New Chinese teacher feeling right at home
Less than a week into class, Xiangbo Zhang was already giving instructions to students in his Marietta High School classroom in Chinese.
Granted, not all of them were understanding those directions Thursday. But with the help of gestures, repetition and the occasional hint in English, they began to get the idea.
They’re already exceeding the expectations of Zhang, 26.
“They can even communicate with me, some students, in Chinese,” he said.
That’s because this is the second year Chinese language and culture classes have been offered at Marietta High and Marietta Middle School. The previous teacher returned to China, and Zhang has taken over this year as a visiting instructor under an arrangement between the school district and the Hanban/Confucius Institute Headquarters, an organization affiliated with China’s Ministry of Education. Hanban is covering $13,000 of Zhang’s $30,838 salary.
Zhang arrived in America for the first time in late July, but this isn’t the first time he’s taught his native language in a different culture. He spent the last three years teaching Chinese in Thailand.
“It is fantastic to get in touch with other cultures,” Zhang said. “I find maybe the distance between people (is) not in space; it’s in our minds. … I want to be one small branch between people.”
Senior Will Dixon said he appreciates the way Zhang interacts with students.
“I think he’s pretty cool,” he said.
On Thursday, Zhang was teaching the students to introduce themselves using their Chinese names. Rather than translate their given names, he asked the students to pick out words or phrases that he then showed them how to write and pronounce.
Freshman Olivia Payton chose “Tiger,” her sign in the Chinese zodiac. She said she’s long been interested in Japanese culture and took the class because she wanted to learn the differences between the two nation’s cultures.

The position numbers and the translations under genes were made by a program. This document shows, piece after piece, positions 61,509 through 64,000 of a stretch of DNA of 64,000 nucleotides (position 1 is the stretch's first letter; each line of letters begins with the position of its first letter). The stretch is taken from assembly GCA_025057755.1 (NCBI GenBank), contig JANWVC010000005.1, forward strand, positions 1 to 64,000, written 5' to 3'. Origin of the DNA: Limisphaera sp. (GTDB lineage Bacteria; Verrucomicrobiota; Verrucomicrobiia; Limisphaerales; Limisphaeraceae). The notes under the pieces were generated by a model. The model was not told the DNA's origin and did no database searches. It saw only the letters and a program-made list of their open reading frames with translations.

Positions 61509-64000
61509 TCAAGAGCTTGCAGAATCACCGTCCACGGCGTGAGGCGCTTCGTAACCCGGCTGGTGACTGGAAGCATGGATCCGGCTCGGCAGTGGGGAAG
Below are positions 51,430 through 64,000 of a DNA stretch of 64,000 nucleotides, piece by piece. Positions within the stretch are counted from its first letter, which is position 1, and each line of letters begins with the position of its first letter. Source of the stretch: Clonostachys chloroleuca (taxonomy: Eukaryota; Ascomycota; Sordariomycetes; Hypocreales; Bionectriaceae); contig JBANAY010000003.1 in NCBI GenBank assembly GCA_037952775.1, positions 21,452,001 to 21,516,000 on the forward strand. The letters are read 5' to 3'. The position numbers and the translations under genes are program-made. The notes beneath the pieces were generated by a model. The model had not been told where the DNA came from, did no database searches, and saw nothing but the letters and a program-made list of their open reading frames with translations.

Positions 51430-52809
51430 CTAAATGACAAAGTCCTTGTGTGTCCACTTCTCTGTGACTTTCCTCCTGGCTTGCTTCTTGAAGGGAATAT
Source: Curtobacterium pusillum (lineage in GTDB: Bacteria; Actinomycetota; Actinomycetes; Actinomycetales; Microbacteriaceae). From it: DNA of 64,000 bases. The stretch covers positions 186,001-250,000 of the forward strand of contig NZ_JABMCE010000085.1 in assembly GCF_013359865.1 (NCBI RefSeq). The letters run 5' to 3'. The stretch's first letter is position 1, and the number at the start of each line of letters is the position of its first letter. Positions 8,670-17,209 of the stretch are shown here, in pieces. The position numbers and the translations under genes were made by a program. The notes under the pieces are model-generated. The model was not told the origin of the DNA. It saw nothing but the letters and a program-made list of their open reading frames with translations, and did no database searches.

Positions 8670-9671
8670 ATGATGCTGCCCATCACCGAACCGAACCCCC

Payton said she enjoyed the first few days of class but admitted there was some difficulty at first.
“It was so hard to understand what he was saying,” she said. “It’s gotten a lot better.”
After arriving in America, Zhang spent a week teaching Chinese at a camp at the University of California at Los Angeles. He initially felt some nervousness but found the Americans he met there friendly.
“So I know how nice it is,” he said.
When he arrived in Ohio, Marietta Superintendent Harry Fleming showed him around and helped him set up basic things like a bank account.
“He helped me a lot to settle down here,” Zhang said. “He’s a great gentleman.”
Introducing Zhang to the board of education Monday, high school Principal Bill Lee said he would be “dragging him down to the stadium” for Friday’s season-opening football game. But it doesn’t sound like Lee would have to do much dragging.
“I’m excited about it. Go Marietta!” Zhang said with a smile.
Zhang said he likes Marietta, noting that it reminds him of the town he grew up in in the Chinese province of Hunan.
“My hometown is similar, not a big city, just a small town near a river,” he said.
He’s still excited about the opportunity to teach here, but Zhang admitted there will be times when he misses home.
“I think homesick will come sooner or later, especially about the food,” he laughed.